I got home, and got picked up by my parents. We talked for a while, and then they went to bed. I tried to work, and got a little done, but I was running out steam, and time has dragged on. If I were fully alert, I could have done all of the work (writing, emailing, etc.) that I did in the past two hours in half an hour. I have been awake for too long; but there is more I have to do before I can feel good and sleep.

Things are good, but I need my rest.

The Weight of Promises

Earlier in September, I was talking with a friend, and he told me about National Sketch Writing Month (NaSkeWriMo). The idea was to write 30 comedy sketches during the month of September. I told him that I would write 30 during the last 30 hours. I ended up doing 37 during the last 24, although it’s really 36, or maybe really 33, depending on how you count. And during those 24 hours I slept and had a long meeting and rehearsal with my sketch team. So I think I did what I said I would do, and more.

The sketches were often just a spewing of words, but I knew that would be the case.

I sometimes have lots of trouble writing, because I find whatever I’m writing to be inadequate, and I don’t want to write down a version that seems to be such a poor reflection of what I mean it to be. Deadlines were always good counterweights, and I wrote my first fiction stories that way. I have begun to set more of my own deadlines, make bold promises I know I can keep but that I know would never be done if they were not promises.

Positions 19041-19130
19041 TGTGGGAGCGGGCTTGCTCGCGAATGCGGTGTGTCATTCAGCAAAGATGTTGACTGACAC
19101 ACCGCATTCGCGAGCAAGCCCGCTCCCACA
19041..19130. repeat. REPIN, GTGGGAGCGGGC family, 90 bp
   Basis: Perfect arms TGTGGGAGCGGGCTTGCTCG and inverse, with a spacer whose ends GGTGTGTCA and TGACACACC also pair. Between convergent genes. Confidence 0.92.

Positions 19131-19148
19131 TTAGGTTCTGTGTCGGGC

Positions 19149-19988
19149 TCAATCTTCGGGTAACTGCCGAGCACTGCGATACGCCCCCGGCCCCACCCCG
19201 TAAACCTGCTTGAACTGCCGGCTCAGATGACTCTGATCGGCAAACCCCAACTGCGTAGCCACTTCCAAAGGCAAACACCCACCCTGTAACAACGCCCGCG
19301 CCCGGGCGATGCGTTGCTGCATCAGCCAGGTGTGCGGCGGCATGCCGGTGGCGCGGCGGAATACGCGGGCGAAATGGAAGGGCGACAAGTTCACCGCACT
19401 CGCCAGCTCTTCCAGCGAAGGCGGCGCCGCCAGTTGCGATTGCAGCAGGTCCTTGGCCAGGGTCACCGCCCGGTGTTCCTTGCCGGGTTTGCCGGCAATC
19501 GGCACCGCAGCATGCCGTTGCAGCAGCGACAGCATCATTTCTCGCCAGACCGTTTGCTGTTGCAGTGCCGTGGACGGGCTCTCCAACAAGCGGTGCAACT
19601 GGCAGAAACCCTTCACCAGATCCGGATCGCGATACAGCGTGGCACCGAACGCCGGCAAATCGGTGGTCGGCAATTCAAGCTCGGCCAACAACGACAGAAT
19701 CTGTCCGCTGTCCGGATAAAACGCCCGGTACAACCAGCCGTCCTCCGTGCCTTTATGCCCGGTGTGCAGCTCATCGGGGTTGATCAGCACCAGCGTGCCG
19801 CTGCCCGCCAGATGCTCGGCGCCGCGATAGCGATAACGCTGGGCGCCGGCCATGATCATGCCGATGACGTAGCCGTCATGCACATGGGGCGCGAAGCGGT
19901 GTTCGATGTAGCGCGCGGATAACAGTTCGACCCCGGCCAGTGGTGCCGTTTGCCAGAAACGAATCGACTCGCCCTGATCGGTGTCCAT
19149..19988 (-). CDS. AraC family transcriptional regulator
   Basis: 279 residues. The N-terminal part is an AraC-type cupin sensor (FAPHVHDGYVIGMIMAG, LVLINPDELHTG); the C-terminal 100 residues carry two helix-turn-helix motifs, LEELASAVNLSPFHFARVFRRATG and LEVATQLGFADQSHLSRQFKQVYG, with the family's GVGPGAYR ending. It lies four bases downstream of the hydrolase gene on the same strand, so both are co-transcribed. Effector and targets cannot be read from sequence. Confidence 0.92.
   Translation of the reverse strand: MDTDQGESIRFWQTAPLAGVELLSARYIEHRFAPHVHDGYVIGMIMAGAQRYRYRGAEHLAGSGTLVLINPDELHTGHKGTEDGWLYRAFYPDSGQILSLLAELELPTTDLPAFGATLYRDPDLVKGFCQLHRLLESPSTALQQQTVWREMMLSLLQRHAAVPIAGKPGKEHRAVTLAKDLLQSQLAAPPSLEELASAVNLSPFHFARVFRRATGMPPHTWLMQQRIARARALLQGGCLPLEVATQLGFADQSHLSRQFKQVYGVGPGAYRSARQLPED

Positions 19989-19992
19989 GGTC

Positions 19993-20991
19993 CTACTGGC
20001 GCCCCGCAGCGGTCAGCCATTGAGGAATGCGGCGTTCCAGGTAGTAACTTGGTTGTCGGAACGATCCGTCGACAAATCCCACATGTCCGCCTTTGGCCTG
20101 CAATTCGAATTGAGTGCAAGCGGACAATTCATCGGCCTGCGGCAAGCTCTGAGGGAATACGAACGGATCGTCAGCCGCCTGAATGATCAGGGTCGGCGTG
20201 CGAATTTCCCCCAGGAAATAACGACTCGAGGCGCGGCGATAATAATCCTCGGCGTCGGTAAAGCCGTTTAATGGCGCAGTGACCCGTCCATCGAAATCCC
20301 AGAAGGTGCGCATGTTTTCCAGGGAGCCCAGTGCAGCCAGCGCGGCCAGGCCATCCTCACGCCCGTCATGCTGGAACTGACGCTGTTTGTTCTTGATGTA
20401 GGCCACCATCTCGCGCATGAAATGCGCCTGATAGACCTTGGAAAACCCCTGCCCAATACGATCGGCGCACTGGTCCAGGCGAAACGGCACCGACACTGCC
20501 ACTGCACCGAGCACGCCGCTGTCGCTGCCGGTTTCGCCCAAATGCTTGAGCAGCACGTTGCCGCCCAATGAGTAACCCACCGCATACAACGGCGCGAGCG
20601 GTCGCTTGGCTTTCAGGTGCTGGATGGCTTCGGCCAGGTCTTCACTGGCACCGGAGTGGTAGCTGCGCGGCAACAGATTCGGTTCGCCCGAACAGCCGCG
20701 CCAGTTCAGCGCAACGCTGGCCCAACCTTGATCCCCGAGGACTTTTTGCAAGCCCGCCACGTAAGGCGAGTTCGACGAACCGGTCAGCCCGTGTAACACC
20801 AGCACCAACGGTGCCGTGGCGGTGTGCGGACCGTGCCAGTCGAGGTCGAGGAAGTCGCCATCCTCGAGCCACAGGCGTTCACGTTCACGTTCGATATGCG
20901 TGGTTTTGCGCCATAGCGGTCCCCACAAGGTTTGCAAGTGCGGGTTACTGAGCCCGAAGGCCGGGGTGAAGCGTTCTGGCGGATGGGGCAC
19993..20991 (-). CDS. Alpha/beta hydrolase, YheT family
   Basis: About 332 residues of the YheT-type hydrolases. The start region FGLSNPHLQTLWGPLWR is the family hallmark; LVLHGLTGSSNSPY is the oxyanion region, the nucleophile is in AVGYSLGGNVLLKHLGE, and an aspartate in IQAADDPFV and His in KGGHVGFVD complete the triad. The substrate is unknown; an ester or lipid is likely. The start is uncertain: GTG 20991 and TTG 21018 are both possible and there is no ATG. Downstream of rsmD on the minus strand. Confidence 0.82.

It’s a strange human thing, to make things so by declaration. I would explore it more, and I should. But I need to go to sleep. I have promised that I would write every day, and I have fulfilled that promise. There is plenty to explore: whether doing something just to keep word it is a fulfillment of the word, what purpose is served by that background, what the goal is when you promise to do something, and more. But for now, I must sleep.
This is the second variation on National Novel Writing Month that I’ve participated in; the first was NaNoGenMo; I made a simple computer program that could generate a “novel.”

I’ve told myself a few times that I should learn programming; it’s fun in some phases, and amazingly stimulating, and I can learn it quickly. But I can lock into it, in a sort of addictive way that separates me from the world, that can manifest as an obsession. And at other times, there are all kinds of hassles associated with it; tedious tasks, opaque errors between programs I can’t control.